How to Determine if You Need a Wealth Manager

A wealth manager is a financial professional who provides investment and financial planning advice to individuals and sponsors of retirement plans.

"Wealth manager" can apply to different types of financial advisors, including robo-advisors, personal advisors you interact with online, and financial advisors you meet in person.

What is a wealth manager? 

Wealth managers provide a wide array of services much broader than managing investment portfolios.  These offerings may include strategic tax planning, retirement planning, estate planning, and more.  A wealth manager often works with other experts like accountants and attorneys to coordinate a comprehensive financial strategy.

Do you need one?

If you're clear about your financial goals and confident in your ability to grow and protect your wealth, then you may not need a wealth manager.  However, if you have complex questions that you can't find the answers to on your own or feel you may benefit from a specialist's input, then you might need a wealth manager. 

The search for a wealth manager is often triggered by major life events, like the birth of a child, divorce, inheritance, or a health event. 

Wealth managers can also help if you are past the accumulation stage of your financial life and are concerned about having enough money to retire.  For many, longer life expectancies, rising medical expenses, and concerns about the solvency of Social Security have spurred them to seek assistance from a financial advisor.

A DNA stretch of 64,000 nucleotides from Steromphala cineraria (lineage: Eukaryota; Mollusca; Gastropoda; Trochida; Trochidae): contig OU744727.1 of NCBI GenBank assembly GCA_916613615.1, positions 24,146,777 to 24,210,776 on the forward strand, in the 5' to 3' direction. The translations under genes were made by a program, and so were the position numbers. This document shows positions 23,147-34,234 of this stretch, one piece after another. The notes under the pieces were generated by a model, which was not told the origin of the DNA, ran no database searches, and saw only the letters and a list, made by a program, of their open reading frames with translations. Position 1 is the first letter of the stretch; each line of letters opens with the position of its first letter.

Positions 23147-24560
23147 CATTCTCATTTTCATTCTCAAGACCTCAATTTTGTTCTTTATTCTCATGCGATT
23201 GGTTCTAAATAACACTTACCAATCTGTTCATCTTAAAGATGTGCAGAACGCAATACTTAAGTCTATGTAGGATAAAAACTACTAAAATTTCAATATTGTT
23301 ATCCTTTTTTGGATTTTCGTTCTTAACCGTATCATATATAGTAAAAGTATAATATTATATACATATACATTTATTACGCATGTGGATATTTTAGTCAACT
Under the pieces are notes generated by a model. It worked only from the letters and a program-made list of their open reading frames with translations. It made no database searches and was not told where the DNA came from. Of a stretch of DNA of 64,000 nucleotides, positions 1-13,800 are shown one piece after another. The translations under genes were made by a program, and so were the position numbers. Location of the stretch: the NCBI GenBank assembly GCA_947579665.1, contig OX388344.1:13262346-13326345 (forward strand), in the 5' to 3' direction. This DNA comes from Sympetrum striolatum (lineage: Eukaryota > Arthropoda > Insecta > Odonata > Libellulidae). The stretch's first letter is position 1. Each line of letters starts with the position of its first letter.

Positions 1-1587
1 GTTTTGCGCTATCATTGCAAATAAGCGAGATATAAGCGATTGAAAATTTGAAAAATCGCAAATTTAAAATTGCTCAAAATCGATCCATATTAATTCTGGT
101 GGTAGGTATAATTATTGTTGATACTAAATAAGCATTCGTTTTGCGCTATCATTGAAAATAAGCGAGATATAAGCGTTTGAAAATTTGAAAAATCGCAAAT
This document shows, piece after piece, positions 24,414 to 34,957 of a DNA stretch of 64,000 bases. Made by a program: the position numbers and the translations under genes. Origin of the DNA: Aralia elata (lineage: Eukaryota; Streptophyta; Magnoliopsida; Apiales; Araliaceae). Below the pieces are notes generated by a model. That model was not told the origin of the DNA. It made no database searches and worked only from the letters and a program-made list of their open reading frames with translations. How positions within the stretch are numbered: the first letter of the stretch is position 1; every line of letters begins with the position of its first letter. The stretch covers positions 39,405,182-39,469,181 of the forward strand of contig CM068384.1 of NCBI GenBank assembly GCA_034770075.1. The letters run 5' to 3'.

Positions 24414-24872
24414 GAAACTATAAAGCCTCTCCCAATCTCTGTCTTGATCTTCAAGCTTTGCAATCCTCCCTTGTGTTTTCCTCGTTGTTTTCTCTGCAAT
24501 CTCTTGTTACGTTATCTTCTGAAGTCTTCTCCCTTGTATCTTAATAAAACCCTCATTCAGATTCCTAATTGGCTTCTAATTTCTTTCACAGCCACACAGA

As your financial needs evolve, you may need wealth managers' specialized knowledge to structure your portfolio so that you are not taking too much or too little risk.  Or, you may turn to wealth managers for guidance on issues like legacy planning and charitable giving

Wealth managers are especially useful to help you determine a suitable asset allocation (the division of your portfolio between stocks, bonds, and cash) and make sure your portfolio is properly diversified. 

A wealth manager will periodically rebalance your portfolio to keep it aligned with your agreed-upon risk profile. 

If you decide you need to retain a wealth advisor, here are some factors you should consider.

Fees matter

Wealth advisors have different fee structures.

A robo-advisor that charges based on assets under management typically charges 0.25%-0.50% of the assets managed. 

A traditional advisor you can meet in person may use a declining fee schedule starting at 1% for the first $1 million, although this varies greatly. 

Other financial advisors charge flat annual fees or retainers, typically ranging from $2,000 to $7,500.  Still, others charge hourly fees, usually $200 to $400 an hour, or a flat fee for creating a financial plan.

Even a small difference in fees can significantly impact returns over time.  Here's one example: $100,000 invested over 20 years with a 4% annual return and a 1% ongoing fee will be worth $180,000 after 20 years.  The same portfolio, with a 0.25% ongoing fee, will be worth $210,000—a difference of $30,000.